FEATURE25 August 2016

Speed of sound

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Behavioural economics Features Impact

New research reveals that we process sounds more quickly than words. Could this be used to marketers’ advantage? By Bronwen Morgan

Sound crop

They say actions speak louder than words, but do noises deliver the message faster? A new study has revealed that human sounds are better – or at least quicker – at conveying emotions than words. 

The researchers looked into the notion that brains respond differently when emotions are expressed through vocalisations where no words are used – noises such as laughter, crying or growls, for example – than when they are expressed through language.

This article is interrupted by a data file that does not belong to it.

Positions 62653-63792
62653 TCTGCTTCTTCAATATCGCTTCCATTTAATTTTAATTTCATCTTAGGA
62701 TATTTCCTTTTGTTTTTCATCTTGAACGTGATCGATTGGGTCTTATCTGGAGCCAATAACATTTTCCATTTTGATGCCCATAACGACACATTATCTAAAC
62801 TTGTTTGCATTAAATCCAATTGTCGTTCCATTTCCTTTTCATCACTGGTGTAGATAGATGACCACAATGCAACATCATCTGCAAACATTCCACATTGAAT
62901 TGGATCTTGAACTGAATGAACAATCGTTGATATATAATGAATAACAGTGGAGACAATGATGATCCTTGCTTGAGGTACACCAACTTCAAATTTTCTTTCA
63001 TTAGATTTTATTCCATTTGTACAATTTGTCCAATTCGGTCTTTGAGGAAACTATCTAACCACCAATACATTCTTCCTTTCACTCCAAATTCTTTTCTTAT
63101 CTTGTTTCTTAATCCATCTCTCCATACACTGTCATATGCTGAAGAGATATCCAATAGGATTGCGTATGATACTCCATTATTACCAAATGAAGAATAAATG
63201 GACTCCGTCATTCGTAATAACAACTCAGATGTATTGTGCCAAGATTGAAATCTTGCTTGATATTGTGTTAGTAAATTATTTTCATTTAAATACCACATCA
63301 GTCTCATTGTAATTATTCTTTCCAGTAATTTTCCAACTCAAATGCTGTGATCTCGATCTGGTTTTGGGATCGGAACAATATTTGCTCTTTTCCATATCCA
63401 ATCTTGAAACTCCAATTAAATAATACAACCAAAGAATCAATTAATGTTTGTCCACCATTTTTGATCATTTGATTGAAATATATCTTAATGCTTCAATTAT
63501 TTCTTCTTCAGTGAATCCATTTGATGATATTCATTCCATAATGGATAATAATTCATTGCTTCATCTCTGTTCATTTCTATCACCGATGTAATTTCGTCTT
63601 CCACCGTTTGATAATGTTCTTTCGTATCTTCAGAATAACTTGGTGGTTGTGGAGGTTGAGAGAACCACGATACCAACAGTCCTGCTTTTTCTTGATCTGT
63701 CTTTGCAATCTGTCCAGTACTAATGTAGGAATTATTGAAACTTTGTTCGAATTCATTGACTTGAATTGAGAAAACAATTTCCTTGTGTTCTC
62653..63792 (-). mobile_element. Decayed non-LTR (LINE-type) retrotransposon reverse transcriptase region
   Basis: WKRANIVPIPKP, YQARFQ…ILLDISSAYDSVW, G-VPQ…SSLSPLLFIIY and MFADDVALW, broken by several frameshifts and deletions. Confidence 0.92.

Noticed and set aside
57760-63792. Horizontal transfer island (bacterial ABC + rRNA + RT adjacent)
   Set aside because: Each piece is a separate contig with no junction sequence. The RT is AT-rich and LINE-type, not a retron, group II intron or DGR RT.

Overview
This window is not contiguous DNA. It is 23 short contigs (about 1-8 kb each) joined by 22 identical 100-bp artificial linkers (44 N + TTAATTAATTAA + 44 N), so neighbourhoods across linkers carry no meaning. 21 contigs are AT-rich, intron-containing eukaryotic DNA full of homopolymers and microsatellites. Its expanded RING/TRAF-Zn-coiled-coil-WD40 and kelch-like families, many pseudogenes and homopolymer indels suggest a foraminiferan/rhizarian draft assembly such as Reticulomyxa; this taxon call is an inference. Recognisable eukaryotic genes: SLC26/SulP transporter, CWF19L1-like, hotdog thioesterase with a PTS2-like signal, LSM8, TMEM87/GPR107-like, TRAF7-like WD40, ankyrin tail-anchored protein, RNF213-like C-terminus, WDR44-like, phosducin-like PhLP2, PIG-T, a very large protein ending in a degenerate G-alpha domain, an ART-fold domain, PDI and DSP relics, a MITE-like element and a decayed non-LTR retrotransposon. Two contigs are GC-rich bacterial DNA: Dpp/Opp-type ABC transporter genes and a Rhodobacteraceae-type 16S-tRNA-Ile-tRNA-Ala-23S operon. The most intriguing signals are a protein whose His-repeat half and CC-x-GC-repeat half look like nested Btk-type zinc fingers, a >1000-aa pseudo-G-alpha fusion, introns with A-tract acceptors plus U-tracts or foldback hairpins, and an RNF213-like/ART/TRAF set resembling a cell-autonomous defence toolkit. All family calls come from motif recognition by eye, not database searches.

They focused on three basic emotions: anger, sadness and happiness. Researchers tested 24 respondents by playing a mixture of vocalisations and ‘language-like’ nonsense speech (Jabberwocky-type words) spoken with different ‘emotional intent’. Participants were then asked to identify which emotion was being conveyed. An electroencephalogram (EEG) machine recorded, simultaneously, how quickly – and in which ways – the brain responded to each stimulus. 

Researchers found that participants not only processed vocalisations more quickly than speech, but that they paid more attention to an emotion expressed through vocalisations.

According ...